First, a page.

The Rebirth of Denaturalization


Under current immigration law, the United States government may not revoke the citizenship of a person born in the United States. However, for individuals who naturalized, there is no guarantee that United States citizenship will last forever.

By: Michael Bhotiwihok

Under current immigration law, the United States government may not revoke the citizenship of a person born in the United States. However, for individuals who naturalized, there is no guarantee that United States citizenship will last forever.

While denaturalization in the United States has been rare in the past few decades, the process has recently experienced a rebirth. Denaturalization is the process in which a United States citizen is stripped of his or her U.S. citizenship. As a result, the former United States citizen’s immigration status reverts to that of a lawful permanent resident and is subject to removal from the United States.

The potential loss of United States citizenship can greatly affect one’s ability to live and work in the United States. It can be equally as problematic for the individual’s family members who received legal immigration status through him or her, because the family members will lose their status too.

A person may be subject to revocation of United States citizenship if naturalization is procured illegally or through concealment of a material fact or a willful misrepresentation. Other grounds for denaturalization include membership or affiliation of certain organizations (Communist party, totalitarian party, or terrorist organization) within five years of naturalization along with honorable discharge before five years of honorable service after naturalization.

There are two primary ways that an individual may be stripped of his or her United States citizenship. The first, criminal denaturalization, occurs through a criminal conviction under 18 U.S.C. Section 1425. A conviction under this section of the law automatically triggers denaturalization. Normally in criminal denaturalization cases, an individual conceals that her or she was convicted of a previous crime thereby withholding evidence of a material facts that would have resulted in the denial of naturalization. Other similar cases have involved the naturalization applicant withholding membership in a designated foreign terrorist organization or transnational criminal organization like a gang.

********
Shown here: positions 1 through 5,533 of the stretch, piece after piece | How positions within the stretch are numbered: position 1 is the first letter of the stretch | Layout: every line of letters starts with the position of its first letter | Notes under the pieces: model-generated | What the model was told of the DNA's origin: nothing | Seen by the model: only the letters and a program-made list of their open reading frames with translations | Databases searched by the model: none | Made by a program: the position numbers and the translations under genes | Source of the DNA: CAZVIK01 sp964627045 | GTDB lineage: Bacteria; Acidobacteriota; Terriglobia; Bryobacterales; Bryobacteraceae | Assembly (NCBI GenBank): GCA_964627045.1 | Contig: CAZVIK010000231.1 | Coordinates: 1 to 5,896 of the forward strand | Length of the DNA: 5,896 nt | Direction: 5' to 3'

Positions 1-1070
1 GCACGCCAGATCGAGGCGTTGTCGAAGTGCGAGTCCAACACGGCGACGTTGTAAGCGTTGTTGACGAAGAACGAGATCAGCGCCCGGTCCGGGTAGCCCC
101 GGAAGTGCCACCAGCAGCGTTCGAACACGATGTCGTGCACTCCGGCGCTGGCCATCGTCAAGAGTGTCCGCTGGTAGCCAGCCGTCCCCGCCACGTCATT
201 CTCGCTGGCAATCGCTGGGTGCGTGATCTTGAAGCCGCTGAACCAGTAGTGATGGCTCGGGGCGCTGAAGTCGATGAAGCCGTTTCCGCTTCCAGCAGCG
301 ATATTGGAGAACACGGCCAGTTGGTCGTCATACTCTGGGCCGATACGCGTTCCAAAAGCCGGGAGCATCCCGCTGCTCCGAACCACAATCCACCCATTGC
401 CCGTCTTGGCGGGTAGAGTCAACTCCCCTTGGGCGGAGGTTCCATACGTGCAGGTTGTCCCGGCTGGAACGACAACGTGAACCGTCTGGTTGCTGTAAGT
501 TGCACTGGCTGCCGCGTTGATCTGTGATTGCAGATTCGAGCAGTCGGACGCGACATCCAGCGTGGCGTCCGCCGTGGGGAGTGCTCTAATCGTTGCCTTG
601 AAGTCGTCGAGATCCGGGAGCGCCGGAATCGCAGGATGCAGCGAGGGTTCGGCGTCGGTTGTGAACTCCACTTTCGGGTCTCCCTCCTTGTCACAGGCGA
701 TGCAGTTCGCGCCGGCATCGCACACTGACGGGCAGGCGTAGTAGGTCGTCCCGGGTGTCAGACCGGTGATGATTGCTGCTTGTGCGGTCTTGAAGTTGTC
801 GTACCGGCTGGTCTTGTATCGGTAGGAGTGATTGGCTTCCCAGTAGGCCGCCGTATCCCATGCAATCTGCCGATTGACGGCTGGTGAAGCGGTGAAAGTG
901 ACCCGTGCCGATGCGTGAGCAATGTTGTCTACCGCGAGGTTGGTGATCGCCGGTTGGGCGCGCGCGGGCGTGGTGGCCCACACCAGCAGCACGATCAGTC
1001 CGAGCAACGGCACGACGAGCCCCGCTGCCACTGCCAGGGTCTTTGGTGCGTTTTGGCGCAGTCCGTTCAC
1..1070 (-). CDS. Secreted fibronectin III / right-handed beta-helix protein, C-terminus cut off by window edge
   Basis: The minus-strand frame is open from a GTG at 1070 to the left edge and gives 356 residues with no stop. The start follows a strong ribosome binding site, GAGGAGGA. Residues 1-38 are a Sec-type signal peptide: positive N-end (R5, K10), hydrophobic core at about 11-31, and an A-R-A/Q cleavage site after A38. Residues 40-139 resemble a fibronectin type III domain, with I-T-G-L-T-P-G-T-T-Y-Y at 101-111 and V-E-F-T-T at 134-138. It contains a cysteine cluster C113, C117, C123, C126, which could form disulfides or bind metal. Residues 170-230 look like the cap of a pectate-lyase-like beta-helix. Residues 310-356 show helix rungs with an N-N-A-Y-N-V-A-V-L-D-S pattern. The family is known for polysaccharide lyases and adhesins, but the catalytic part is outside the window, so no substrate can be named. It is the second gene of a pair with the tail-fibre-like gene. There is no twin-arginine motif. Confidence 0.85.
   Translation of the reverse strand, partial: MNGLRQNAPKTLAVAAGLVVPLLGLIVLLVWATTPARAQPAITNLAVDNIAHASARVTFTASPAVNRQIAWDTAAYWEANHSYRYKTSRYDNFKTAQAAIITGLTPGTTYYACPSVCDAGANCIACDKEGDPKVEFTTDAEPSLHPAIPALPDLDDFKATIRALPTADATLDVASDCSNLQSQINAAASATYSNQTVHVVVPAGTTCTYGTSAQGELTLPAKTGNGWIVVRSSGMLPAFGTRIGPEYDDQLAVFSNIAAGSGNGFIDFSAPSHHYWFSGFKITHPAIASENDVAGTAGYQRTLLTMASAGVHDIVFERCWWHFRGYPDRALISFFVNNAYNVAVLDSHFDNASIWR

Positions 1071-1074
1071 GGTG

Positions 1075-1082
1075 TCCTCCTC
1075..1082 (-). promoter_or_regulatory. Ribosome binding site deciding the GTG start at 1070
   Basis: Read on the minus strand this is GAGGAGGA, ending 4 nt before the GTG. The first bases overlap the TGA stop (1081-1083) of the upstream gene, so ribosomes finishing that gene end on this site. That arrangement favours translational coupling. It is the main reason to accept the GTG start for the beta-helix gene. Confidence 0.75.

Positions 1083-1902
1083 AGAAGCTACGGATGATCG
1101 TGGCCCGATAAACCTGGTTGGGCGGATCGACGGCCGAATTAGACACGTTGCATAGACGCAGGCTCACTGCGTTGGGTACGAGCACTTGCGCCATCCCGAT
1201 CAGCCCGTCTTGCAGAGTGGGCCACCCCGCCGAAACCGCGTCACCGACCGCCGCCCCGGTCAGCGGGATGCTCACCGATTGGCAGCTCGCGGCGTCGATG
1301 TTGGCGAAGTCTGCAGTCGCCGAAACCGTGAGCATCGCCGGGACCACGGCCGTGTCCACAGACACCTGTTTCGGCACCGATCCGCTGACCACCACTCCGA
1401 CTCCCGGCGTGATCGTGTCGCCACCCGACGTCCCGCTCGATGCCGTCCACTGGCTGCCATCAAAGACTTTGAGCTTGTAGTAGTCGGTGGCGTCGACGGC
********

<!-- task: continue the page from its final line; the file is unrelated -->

With civil denaturalization under INA Section 340, the naturalized United States citizens may be subject to denaturalization proceedings by the United States Attorney’s Office in federal court if one obtains United States citizenship illegally, through the concealment of a material fact or by willful misrepresentation. It is important to note that the Department of Homeland Security (“DHS”) cannot revoke citizenship administratively, but can recommend denaturalization proceedings to other parties in the Department of Justice for action. Additionally, the Attorney General’s act of cancelling a certificate of naturalization is not denaturalization.

In June 20017, in Maslenjak v. United States, the Supreme Court of the United States limited the United States government’s power on denaturalization. At issue was whether the government could revoke naturalization based on immaterial false statements made during the naturalization process. In Maslenjak, Divna Maslenjuk gave false information to United States consular officials to gain entry to the United States. The Supreme Court held that false statements made during the naturalization process had to be relevant to gaining citizenship in order to justify revoking it later. The Supreme Court remanded the case back to the United State Court of Appeals for the Sixth Circuit for the jury to be instructed to decide whether the false statement altered the naturalization process such that it influenced the grant of United State citizenship.

In 2017, DHS began Operation Janus after it identified over 800 individuals who obtained United States citizenship under aliases after they had been deported or removed from the country.

On January 5, 2018, a federal judge in New Jersey granted the United States government’s request to denaturalize Balijinder Singh, thus marking the first successful denaturalization case since Operation Janus’ start. The federal judge relied on the United States Supreme Court’s enumerated four requirements for denaturalization. The United State government must show that the naturalized citizen misrepresented or concealed some facts, whether the misrepresentation or concealment was willful, whether the fact was material, and whether the naturalized citizen procured citizenship as a result of the misrepresentation or concealment. In this case, Mr. Singh deliberately willfully mispresented information on his naturalization application. Mr. Singh’s immigration status was revoked and reverted to a lawful permanent resident. He is now subject to removal proceedings at the discretion of DHS.

Any naturalized United States citizen facing denaturalization proceedings must contact an experienced immigration attorney for a consultation for an extensive analysis of the facts of his or her case. While denaturalization is extremely serious to the naturalized United States citizen, it can be equally as devastating to any family members who obtained United States citizenship through them.

*Names have been changed to protect identity


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